The War of the Poor (Paperback)
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International Booker Prize Finalist
The Spectator (UK): Best Book of the Year
From the award-winning author of The Order of the Day, a powerful account of the German Peasants’ War (1524–25) that shows striking parallels to class conflicts of our time.
In the sixteenth century, the Protestant Reformation launched an attack on privilege and the Catholic Church, but it rapidly became an established, bourgeois authority itself. Rural laborers and the urban poor, who were still being promised equality in heaven, began to question why they shouldn’t have equality here and now on earth.
There ensued a furious struggle between the powerful—the comfortable Protestants—and the others, the wretched. They were led by a number of theologians, one of whom has left his mark on history through his determination and sheer energy. His name was Thomas Müntzer, and he set Germany on fire. The War of the Poor recounts his story—that of an insurrection through the Word.
In his characteristically bold, cinematic style, Éric Vuillard draws insights from this revolt from nearly five hundred years ago, which remains shockingly relevant to the dire inequalities we face today.
About the Author
Éric Vuillard is an award-winning author and filmmaker who has written ten books, including Conquistadors (winner of the 2010 Prix Ignatius J. Reilly), and La bataille d’Occident and Congo (both of which received the 2012 Prix Franz-Hessel and the 2013 Prix Valery-Larbaud). He won the 2017 Goncourt Prize, France’s most prestigious literary prize, for The Order of the Day (Other Press, 2018). Born in Lyon in 1968, he now lives in Rennes, France.
Mark Polizzotti has translated more than fifty books from the French, including works by Gustave Flaubert, Patrick Modiano, Marguerite Duras, André Breton, and Raymond Roussel. A Chevalier of the Ordre des Arts et des Lettres and the recipient of a 2016 American Academy of Arts & Letters Award for Literature, he is the author of eleven books. He directs the publications program at the Metropolitan Museum of Art in New York.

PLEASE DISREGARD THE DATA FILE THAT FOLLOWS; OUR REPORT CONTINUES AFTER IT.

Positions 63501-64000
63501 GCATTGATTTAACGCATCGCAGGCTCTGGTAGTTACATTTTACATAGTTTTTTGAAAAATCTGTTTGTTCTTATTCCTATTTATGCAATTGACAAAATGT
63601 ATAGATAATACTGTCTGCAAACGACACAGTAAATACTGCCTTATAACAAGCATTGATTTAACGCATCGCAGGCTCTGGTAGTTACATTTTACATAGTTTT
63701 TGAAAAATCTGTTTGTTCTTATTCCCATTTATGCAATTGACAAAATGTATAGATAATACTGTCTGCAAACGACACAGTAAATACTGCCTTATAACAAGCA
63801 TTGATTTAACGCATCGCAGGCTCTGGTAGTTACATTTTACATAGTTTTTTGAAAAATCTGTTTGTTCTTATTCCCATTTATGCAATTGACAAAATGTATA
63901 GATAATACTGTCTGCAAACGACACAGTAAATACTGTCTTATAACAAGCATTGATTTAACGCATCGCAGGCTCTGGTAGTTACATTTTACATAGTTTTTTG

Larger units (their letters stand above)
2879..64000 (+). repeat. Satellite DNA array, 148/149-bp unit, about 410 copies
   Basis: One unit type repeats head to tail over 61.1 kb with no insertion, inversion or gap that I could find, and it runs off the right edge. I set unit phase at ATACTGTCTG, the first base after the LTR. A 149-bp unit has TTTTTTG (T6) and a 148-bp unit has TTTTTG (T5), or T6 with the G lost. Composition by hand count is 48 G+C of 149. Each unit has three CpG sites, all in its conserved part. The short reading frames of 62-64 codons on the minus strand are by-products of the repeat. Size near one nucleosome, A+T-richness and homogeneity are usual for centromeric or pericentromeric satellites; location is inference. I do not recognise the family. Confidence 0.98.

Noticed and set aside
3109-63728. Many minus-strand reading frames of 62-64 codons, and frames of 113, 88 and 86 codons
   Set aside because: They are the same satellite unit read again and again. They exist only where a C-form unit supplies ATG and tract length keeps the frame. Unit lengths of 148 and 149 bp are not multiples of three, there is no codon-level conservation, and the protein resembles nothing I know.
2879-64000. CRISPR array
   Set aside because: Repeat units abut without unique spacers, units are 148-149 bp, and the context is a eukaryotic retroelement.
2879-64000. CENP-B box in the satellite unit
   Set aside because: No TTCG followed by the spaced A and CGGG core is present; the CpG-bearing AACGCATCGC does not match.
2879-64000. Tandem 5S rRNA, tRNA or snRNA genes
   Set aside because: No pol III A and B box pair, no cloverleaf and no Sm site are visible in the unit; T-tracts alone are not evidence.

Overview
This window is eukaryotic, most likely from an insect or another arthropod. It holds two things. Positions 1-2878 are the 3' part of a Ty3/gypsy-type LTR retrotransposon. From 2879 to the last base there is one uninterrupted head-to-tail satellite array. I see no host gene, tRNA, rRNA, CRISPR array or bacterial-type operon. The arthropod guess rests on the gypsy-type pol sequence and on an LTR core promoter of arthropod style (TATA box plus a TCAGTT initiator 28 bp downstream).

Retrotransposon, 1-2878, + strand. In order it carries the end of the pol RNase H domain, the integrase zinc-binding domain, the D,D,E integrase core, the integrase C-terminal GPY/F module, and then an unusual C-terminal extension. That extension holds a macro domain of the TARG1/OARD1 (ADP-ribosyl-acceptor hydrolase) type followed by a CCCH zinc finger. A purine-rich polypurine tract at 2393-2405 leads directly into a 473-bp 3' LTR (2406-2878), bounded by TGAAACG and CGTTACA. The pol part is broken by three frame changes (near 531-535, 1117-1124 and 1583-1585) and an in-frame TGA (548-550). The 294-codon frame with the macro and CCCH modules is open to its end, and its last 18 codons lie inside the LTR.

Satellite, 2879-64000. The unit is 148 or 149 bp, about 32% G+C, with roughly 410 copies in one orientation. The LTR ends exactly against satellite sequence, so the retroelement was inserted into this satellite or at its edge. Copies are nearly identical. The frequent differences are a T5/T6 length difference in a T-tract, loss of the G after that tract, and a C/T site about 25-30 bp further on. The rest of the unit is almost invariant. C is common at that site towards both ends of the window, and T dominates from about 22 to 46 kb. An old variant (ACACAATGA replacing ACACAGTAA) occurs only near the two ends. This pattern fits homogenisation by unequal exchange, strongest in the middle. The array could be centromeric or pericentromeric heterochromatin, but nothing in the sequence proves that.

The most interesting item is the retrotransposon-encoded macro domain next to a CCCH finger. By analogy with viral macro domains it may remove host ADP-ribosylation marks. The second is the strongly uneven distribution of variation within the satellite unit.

“Artful…cinematic…[Vuillard] knit[s] things together with a muscular, angry commentary on ‘the great sophisms of power.’ He never forces analogies with the present, but the uprisings he describes feel like part of a war destined to rage in any era beset by gross inequalities.” —The New Yorker
“A slender, vivid history of a 16th-century populist revolt that holds relevance for current times…[A] powerful, moving book…in which every word is important, one that deserves to be read multiple times.” —Kirkus Reviews (starred review)
“This unique and provocative account brings the chaos of the Reformation to vibrant life.” —Publishers Weekly
“In times of punishing social and economic inequality, not unlike the one we are enduring, messianic prophets such as the German preacher and radical Thomas Müntzer rise to mobilize the wretched of the earth to defy the ruling elites. Éric Vuillard draws on this epic moment in sixteenth-century history, known as the Peasants’ War, to remind us that there are serious consequences to unfettered greed and a callous disregard for the plight of the working class by a rapacious oligarchic elite.” —Chris Hedges, author of America: The Farewell Tour
“The War of the Poor is a brilliant parable of the burning rage that extreme inequality calls forth in the poor, and the terrified cruelty that the rich mete out in reply. This is historical narrative as existentialist politics. Its account of ecstatic populist insurrection in sixteenth-century Germany is written in the universal language of lived desire, and speaks directly, here and now, to me and you.” —Daniel Markovits, Guido Calabresi Professor of Law, Yale Law School, and author of The Meritocracy Trap
“A small masterpiece, concise and sharp as a knife…with a relevance at once searing, chilling, and astounding.” —L’Obs
“A short, incandescent text…superb.” —Le Monde des livres
“An entire world in so few pages. [The War of the Poor has a] historical and literary density that commands admiration.” —La République des livres